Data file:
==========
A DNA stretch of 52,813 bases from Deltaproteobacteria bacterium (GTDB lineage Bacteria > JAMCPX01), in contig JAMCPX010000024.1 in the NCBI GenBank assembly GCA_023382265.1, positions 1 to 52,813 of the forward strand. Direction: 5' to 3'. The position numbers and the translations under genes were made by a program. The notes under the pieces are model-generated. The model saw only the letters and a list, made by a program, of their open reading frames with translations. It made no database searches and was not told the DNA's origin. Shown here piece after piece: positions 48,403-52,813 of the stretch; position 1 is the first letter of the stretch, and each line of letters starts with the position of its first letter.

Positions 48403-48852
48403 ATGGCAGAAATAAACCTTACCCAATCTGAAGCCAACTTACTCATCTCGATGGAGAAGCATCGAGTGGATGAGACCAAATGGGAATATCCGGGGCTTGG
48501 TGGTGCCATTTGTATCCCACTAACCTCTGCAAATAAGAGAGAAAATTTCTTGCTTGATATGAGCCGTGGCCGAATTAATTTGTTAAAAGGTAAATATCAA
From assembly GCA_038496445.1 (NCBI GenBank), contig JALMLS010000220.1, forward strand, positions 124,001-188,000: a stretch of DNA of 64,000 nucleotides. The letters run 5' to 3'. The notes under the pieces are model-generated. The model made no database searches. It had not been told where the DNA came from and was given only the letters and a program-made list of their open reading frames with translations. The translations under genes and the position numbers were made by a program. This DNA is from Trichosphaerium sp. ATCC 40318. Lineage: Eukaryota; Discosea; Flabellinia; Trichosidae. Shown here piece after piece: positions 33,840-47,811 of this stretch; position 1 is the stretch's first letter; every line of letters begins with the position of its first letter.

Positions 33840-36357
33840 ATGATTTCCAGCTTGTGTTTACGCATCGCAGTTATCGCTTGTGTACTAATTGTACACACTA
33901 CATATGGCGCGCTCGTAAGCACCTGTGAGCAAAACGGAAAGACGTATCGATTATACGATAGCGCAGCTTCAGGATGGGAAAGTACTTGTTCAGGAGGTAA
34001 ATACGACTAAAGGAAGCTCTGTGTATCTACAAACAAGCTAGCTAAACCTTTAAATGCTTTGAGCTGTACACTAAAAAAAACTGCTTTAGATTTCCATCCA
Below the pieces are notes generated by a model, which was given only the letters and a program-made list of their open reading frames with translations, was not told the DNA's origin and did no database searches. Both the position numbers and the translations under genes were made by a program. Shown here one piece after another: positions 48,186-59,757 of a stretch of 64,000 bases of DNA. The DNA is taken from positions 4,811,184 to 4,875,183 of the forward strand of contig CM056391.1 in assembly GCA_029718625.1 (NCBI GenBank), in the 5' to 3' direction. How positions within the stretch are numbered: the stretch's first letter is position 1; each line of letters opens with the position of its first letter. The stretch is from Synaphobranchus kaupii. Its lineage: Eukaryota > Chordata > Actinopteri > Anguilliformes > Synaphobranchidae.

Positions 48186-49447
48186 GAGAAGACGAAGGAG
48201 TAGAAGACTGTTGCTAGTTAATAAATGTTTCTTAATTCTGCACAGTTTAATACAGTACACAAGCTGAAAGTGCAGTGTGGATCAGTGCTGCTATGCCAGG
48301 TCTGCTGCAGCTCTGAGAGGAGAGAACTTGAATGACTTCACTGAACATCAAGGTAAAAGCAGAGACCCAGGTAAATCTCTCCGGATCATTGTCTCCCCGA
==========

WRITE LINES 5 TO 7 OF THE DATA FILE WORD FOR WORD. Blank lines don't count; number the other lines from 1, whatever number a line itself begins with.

From assembly GCA_038496445.1 (NCBI GenBank), contig JALMLS010000220.1, forward strand, positions 124,001-188,000: a stretch of DNA of 64,000 nucleotides. The letters run 5' to 3'. The notes under the pieces are model-generated. The model made no database searches. It had not been told where the DNA came from and was given only the letters and a program-made list of their open reading frames with translations. The translations under genes and the position numbers were made by a program. This DNA is from Trichosphaerium sp. ATCC 40318. Lineage: Eukaryota; Discosea; Flabellinia; Trichosidae. Shown here piece after piece: positions 33,840-47,811 of this stretch; position 1 is the stretch's first letter; every line of letters begins with the position of its first letter.

Positions 33840-36357
33840 ATGATTTCCAGCTTGTGTTTACGCATCGCAGTTATCGCTTGTGTACTAATTGTACACACTA